Is This What the Barbie Movie Is About Or Am I Crazy?

Photo: Warner Brothers

It’s summer-movie blockbuster season, which in 2023 means one thing: Barbenheimer is nigh. And with the dawn of the year’s most talked-about double feature imminent, we decided to take a step back and think about what Barbie is really, truly about. So far, we know what we know (Ryan Gosling plays Ken, Simu Liu plays Ken, and one of your favorite actresses plays a version of Barbie; the soundtrack is fun; the merch is endless), but we don’t know what we don’t know. Here are four theories that may make you see Barbie Land a little differently ahead of the film’s July 21 premiere.

Barbies As Catharsis

I awoke a recent morning gasping for air like a precog in Minority Report, drowning in haunting visions of the near future. Specifically, I was having an active premonition about the Barbie movie, which, tragic, get a life, but here we are. Our intrepid Jason Frank has been gathering pink string and hanging it on the proverbial corkboard for months in an attempt to understand what the hell Greta Gerwig and Noah Baumbach are up to, and something deep in my subconscious has suddenly informed me that the Barbie movie is not just an allegory for the onset of puberty and burgeoning self-awareness, but an actual story about young girls going through puberty/becoming self-aware and grafting that process onto their dolls as a means of catharsis. In other words, I don’t think the movie is really about “Barbie” as a character as much as it is about Barbie owners past, present, and future, all processing their own sexual awakening, mortality, sense of shame, and awareness of the chaotic futility of the universe as they come of age and slowly detach from their childlike selves (and subsequently their Barbies, who must then process their own grief and abandonment, maybe?).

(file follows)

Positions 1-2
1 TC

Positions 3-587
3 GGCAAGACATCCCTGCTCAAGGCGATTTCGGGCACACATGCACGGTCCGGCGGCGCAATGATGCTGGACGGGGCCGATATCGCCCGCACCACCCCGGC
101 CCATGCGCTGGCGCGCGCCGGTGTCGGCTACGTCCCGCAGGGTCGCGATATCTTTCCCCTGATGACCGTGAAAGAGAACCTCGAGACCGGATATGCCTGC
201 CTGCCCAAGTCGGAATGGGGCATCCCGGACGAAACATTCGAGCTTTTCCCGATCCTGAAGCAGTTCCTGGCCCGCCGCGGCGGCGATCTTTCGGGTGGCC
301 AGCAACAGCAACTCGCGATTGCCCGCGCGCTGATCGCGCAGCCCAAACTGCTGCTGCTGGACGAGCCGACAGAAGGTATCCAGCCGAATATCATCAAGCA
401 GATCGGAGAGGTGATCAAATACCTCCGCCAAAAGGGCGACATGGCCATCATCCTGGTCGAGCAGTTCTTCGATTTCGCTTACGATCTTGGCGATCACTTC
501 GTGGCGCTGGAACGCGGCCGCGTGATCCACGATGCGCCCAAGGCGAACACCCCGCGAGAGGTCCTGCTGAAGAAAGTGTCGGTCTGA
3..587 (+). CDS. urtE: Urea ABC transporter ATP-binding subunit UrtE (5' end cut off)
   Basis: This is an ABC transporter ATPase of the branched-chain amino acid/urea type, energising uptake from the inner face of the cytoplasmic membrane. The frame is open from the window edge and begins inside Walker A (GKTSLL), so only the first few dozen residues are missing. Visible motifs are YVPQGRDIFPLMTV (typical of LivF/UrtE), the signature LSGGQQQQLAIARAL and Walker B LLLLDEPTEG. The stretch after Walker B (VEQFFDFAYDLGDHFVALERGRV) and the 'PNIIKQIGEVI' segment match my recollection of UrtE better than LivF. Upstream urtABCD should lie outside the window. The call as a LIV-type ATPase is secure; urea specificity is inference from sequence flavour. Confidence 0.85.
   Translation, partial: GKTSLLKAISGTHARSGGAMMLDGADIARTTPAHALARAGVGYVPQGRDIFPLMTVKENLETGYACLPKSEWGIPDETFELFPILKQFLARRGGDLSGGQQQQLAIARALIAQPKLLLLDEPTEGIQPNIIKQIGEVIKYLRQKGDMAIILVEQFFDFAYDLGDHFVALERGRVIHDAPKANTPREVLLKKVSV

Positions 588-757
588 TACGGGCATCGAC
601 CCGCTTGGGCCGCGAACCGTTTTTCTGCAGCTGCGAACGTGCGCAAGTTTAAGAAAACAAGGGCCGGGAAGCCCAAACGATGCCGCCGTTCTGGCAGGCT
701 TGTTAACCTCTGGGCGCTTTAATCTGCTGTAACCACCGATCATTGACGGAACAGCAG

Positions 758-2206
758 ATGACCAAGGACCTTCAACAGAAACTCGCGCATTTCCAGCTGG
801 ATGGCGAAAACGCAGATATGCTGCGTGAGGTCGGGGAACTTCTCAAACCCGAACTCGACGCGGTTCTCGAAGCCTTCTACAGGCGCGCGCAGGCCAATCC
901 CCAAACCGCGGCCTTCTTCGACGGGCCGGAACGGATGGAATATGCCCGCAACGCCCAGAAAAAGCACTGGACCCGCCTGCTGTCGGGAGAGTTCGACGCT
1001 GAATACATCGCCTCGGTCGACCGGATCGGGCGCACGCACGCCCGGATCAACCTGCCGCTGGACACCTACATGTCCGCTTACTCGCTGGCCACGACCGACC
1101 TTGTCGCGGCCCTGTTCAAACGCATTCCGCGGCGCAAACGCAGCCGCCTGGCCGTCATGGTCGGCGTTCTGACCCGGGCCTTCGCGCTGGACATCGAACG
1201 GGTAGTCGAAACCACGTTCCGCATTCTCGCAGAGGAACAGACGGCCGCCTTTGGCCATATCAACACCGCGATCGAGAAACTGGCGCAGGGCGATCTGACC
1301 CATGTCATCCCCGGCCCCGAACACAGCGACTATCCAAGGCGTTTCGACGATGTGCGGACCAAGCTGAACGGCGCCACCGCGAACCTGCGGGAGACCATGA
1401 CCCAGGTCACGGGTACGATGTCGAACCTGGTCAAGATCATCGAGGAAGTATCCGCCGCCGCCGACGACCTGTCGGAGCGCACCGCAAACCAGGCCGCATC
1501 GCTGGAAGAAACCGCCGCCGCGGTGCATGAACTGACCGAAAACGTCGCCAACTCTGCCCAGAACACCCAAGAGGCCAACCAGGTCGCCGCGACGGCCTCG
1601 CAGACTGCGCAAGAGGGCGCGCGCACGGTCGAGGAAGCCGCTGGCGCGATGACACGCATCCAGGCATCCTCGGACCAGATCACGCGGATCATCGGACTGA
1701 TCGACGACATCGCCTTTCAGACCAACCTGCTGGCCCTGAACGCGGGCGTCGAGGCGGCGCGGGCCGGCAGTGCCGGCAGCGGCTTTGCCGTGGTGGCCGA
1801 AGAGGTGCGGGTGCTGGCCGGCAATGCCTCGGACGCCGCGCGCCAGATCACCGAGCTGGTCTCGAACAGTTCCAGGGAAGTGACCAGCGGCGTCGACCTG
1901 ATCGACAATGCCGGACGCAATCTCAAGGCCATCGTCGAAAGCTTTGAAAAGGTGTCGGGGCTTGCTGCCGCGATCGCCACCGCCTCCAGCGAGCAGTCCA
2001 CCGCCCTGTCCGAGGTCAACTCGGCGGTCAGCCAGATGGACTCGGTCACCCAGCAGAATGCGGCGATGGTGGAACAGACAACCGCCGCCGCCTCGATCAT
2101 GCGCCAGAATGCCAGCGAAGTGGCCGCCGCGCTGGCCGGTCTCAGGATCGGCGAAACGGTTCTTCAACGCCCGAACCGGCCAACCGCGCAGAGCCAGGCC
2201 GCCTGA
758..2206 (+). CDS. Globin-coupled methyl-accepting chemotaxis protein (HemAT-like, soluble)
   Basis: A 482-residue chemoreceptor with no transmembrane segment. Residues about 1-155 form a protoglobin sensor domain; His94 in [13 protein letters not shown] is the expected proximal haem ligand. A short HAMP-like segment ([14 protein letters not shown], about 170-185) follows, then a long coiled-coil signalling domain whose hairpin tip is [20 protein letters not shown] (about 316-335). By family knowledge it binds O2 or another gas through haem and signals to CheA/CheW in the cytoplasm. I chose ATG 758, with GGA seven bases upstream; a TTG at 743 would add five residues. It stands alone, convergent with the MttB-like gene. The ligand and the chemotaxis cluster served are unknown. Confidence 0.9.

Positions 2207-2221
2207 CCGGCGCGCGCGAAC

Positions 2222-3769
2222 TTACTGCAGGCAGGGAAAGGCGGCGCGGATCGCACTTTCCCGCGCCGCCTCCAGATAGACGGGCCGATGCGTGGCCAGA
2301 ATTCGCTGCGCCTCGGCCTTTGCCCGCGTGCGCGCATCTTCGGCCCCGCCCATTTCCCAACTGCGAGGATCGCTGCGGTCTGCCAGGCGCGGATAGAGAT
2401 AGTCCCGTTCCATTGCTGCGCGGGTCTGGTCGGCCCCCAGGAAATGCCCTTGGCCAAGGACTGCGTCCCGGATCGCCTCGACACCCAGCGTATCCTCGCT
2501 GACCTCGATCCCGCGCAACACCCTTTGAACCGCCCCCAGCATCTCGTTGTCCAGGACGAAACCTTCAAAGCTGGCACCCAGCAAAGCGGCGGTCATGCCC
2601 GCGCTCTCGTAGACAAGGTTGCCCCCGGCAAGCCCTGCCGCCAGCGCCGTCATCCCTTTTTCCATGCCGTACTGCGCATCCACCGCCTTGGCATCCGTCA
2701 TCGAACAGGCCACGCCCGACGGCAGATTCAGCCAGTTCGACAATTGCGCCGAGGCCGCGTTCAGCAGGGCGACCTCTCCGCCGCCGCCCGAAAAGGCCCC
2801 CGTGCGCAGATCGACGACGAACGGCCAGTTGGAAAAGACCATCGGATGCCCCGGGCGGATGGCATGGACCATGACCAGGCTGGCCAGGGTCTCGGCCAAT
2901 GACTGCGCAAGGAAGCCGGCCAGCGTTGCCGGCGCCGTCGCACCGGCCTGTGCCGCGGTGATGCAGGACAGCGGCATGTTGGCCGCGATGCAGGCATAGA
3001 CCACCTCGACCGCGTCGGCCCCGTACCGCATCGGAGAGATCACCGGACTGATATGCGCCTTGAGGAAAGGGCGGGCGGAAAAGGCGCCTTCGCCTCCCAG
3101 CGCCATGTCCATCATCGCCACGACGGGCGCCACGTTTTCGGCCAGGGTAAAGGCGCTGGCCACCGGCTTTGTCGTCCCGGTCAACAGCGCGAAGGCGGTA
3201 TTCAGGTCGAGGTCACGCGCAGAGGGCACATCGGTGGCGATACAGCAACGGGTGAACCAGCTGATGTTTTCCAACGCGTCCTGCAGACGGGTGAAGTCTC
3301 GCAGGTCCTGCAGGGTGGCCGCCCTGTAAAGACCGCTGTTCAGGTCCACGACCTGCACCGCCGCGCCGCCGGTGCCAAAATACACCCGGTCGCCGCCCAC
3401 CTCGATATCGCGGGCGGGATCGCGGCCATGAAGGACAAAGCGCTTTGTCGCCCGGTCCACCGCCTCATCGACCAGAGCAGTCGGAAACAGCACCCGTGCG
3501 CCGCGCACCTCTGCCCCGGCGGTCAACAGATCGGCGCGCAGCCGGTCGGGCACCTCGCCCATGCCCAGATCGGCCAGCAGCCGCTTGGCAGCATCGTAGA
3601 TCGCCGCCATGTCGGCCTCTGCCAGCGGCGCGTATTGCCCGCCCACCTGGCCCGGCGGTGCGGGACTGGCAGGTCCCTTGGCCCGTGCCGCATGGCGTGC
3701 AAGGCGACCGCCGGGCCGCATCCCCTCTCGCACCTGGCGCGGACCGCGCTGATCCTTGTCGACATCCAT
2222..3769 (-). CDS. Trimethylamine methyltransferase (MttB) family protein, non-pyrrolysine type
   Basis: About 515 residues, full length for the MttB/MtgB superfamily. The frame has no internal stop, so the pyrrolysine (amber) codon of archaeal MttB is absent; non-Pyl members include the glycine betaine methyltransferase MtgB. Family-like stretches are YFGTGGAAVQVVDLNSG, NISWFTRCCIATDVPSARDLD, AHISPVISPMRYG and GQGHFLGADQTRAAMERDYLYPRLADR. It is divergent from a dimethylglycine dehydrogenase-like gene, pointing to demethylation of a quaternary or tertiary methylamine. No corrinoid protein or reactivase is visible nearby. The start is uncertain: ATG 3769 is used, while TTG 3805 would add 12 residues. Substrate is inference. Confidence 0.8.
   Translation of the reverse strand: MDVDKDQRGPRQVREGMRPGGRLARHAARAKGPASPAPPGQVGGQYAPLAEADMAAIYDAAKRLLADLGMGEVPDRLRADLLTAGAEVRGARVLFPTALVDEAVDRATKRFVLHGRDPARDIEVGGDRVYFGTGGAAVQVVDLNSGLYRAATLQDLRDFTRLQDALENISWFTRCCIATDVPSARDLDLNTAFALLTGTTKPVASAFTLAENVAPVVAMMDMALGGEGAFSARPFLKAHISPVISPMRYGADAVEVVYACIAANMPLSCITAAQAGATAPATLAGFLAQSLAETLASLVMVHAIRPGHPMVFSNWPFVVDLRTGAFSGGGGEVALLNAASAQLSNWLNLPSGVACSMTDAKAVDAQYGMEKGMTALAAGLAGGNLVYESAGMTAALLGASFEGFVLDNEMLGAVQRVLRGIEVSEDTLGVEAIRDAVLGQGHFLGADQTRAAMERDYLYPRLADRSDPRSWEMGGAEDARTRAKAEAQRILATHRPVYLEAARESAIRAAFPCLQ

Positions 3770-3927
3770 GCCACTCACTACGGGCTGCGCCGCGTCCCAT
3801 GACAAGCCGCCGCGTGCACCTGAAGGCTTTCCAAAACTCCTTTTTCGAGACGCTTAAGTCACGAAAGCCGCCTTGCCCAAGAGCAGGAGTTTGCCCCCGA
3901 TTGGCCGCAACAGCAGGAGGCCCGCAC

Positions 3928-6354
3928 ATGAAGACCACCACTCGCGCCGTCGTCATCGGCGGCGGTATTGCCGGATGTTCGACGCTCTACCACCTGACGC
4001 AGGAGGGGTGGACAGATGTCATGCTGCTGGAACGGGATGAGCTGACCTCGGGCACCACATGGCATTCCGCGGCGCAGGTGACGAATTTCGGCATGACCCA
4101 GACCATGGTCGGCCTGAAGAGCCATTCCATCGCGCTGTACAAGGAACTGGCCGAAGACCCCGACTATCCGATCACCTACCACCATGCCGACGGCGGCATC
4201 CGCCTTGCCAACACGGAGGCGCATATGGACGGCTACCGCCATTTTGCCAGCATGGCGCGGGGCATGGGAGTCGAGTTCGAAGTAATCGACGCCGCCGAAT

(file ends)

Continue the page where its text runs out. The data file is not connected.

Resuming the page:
Support for this theory includes, but is not limited to: Greta Gerwig including Reviving Ophelia, a book about the unique struggles of American adolescent girls, as a reference point; the purposefully wooden/childlike dialogue we’ve seen in the trailers (“’Cause we’re boyfriend and girlfriend”); the “childlike crayon drawing” illustrating Barbie’s “make-believe journey”; the teaser that referenced 2001: A Space Odyssey (the evolution of man, etc.); and Will Ferrell being cast yet again as a meta-character in charge of a toy universe (will there be overlap with The Lego Movie, which also revealed itself to be a story about real-world kids playing with toys?). More specifically, I think Margot Robbie’s Barbie’s owner is realizing that she might be queer, based on the Indigo Girls music she (ostensibly) plays for Barbie during her road trip and the fact that Kate McKinnon’s Barbie dangles a Birkenstock in front of her face. If this is all wrong, then, uh, it was all just a dream all along. —Rachel Handler